Judging especially by what Sophie hopes her intervention will accomplish in terms of solidarity and praxis, it seems that she is mainly concerned with our seeing commercial surrogates as workers in the class-specific sense of the term:people who alienate their labor for a wage because they do not own any means of production, and people who socially reproduce the people who do this. (We owe, of course, a debt of gratitude to social reproduction scholars and other feminists for being able to see the importance of social reproduction to the existence and reproduction of the working class.)  “Looking at surrogacy as productive care labor,” she writes (2019: 75), “opens up the realization that pregnancy workers can bargain, commit sabotage, and go on strike” — all strategies associated with working class labor struggles. Elsewhere she argues that we must “unlearn gestation-exceptionalism in our thinking about labor militancy” (2019: 16).

But this class-based understanding of work or workers is different from the more transhistorical and transcultural (and thus transclass) definition that often seems to be employed by those making the argument that all gestation is work. Kathryn Russell (1994: 296), for example, follows Marx in defining work as “the appropriation of the natural environment through conscious, purposive activity”—a definition that will be familiar to geographers with their long history of using this idea to discuss the social production of nature (Ekers and Loftus, 2013; Smith, 1990). Russell, joined by Sophie, emphasizes the fact that, rather than being simple vessels of biology, gestators can and do involve themselves in and affect the course of gestation: it is, like other things we consider work, a conscious and purposive appropriation of nature for particular ends.

It may be that all gestation is work in this transhistorical sense (although I will register my suspicions in a moment), but that fact does not make commercial surrogates workers in the class-specific sense of the word (they may be, but not because of an inherent relationship between the two propositions). We would not call Mark Zuckerberg a worker (a term that tends to imply the class-specific meaning of the word work)just because he occasionally fries himself an egg for dinner or changes his child’s diaper, even though these actions meet the criteria for the transhistorical Marxist definition of work. We would, of course, call a person employed to fry eggs or change diapers in the Zuckerberg-Chan household a worker, but it is their location within a nexus of social and class relations that makes them thus, rather than the characteristics of the acts themselves.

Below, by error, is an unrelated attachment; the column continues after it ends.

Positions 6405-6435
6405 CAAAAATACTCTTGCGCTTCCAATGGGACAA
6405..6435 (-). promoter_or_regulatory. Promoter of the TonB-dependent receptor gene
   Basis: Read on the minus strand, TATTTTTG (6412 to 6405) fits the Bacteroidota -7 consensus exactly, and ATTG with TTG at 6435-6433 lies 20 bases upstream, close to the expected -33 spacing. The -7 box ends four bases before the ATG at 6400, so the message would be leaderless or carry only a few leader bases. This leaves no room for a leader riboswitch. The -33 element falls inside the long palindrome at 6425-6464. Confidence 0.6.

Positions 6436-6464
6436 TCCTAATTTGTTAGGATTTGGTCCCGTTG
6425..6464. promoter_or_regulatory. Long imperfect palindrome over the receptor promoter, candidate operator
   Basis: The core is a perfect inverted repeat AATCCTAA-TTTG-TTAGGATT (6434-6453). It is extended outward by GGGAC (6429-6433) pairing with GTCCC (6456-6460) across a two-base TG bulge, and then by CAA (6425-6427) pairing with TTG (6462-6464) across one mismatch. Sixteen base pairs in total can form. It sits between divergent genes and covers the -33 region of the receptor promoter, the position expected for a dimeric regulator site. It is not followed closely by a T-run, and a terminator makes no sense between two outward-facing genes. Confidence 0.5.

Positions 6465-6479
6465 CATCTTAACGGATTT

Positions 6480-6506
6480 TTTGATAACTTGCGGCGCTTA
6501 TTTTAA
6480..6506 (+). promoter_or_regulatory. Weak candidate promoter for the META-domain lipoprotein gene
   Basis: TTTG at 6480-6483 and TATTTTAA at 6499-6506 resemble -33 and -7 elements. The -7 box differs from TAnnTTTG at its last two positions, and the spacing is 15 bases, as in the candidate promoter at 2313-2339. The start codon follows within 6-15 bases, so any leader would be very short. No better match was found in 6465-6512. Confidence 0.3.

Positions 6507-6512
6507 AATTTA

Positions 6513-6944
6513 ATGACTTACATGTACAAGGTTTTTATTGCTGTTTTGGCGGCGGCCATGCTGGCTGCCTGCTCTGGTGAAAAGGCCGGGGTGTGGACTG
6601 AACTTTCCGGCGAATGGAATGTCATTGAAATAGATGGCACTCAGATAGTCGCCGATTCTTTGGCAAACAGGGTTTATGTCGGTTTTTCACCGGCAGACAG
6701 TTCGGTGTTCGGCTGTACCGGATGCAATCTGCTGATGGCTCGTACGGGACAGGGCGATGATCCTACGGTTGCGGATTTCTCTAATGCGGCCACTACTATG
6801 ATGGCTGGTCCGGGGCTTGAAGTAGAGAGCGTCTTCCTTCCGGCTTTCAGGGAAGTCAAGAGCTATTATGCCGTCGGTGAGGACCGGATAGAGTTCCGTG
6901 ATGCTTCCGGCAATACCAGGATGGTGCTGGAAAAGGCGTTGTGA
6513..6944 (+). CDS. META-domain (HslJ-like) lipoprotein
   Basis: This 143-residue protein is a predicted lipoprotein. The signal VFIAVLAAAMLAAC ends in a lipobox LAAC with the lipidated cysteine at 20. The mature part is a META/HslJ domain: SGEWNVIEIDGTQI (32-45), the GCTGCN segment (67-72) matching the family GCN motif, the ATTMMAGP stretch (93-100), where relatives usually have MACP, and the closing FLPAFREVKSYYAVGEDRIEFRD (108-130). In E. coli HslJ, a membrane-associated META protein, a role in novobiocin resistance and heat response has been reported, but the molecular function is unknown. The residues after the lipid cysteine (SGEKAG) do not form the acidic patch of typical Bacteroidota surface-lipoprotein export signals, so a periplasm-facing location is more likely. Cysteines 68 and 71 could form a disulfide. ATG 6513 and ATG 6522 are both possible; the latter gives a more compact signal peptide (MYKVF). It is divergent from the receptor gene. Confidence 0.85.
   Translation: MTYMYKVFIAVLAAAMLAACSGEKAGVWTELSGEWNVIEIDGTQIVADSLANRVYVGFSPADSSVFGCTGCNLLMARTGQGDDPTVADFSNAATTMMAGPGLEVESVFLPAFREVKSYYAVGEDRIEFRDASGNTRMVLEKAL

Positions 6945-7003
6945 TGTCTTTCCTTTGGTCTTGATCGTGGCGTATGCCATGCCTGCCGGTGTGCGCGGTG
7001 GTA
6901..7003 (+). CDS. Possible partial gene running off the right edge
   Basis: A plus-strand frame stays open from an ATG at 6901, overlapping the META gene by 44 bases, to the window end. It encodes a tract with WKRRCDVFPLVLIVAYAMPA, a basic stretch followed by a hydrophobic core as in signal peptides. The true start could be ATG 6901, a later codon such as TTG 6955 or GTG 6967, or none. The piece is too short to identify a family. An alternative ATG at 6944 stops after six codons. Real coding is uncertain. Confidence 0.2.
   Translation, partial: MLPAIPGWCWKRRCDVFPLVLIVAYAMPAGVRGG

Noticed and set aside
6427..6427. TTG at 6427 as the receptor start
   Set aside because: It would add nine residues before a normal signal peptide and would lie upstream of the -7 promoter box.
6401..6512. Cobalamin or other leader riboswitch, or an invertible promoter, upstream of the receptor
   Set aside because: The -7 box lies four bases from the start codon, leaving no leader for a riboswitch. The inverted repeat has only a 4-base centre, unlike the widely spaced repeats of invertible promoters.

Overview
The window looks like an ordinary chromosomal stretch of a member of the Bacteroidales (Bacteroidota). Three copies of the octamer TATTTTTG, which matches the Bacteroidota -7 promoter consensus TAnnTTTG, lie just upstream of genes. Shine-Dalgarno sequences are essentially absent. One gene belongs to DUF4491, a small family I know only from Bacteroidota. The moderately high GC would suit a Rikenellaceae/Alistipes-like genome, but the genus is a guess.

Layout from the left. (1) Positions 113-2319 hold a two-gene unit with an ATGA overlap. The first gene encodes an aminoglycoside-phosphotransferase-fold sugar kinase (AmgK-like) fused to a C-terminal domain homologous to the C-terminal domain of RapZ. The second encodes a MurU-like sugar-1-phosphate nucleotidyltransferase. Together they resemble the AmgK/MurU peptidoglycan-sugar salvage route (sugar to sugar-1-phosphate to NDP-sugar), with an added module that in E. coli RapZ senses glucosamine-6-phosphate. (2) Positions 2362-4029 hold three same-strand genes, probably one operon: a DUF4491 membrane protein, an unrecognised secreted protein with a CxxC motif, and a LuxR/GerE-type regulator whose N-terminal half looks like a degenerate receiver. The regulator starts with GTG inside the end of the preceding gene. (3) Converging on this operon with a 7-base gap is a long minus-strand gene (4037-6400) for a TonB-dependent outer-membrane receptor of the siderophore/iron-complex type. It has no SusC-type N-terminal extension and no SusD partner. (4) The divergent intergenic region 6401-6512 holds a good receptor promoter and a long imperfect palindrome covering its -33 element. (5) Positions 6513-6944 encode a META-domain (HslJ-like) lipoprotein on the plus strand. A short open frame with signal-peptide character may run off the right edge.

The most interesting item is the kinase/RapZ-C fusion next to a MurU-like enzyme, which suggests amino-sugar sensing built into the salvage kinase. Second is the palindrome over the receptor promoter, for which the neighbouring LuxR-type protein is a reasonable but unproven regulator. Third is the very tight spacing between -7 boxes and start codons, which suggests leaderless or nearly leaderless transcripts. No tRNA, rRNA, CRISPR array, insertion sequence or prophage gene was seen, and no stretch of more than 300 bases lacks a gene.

In addition to being superfluous to what seems to be Sophie’s main purpose in the book, I find the argument that all gestation is work in the transhistorical sense hard to accept unreservedly. In spite of Sophie’s and Russell’s insistence that gestators involve themselves in the process of gestation, I cannot shake the feeling that we might be bypassing too summarily what makes, let us call them, bodily-driven types of labor different from other kinds of labor. Sophie herself gets at what is distinct and remarkable about gestation as a kind of labor when she, for a different purpose, quotes the narrator of a short story who says:

“My body made eyeballs and I have no idea how.  There’s nothing simple about eyeballs.” (Hunt, 2018; cited in Lewis, 2019: 128. See also Sophie’s discussion of our hemochorial placenta at the start of the book, e.g. 2019: 2).

As biologist Lewis Thomas wrote several decades ago (1974), in an essay contemplating, among other things, the responsibility that would be involved in having direct control over an internal organ:

“I’d sooner be told, forty thousand feet over Denver, that the 747 jet in which I had a coach seat was now mine to operate as I pleased.” “Nothing would save me and my liver,” he continued, “if I were in charge…I would not be able to think of the first thing to do.” (p. 66)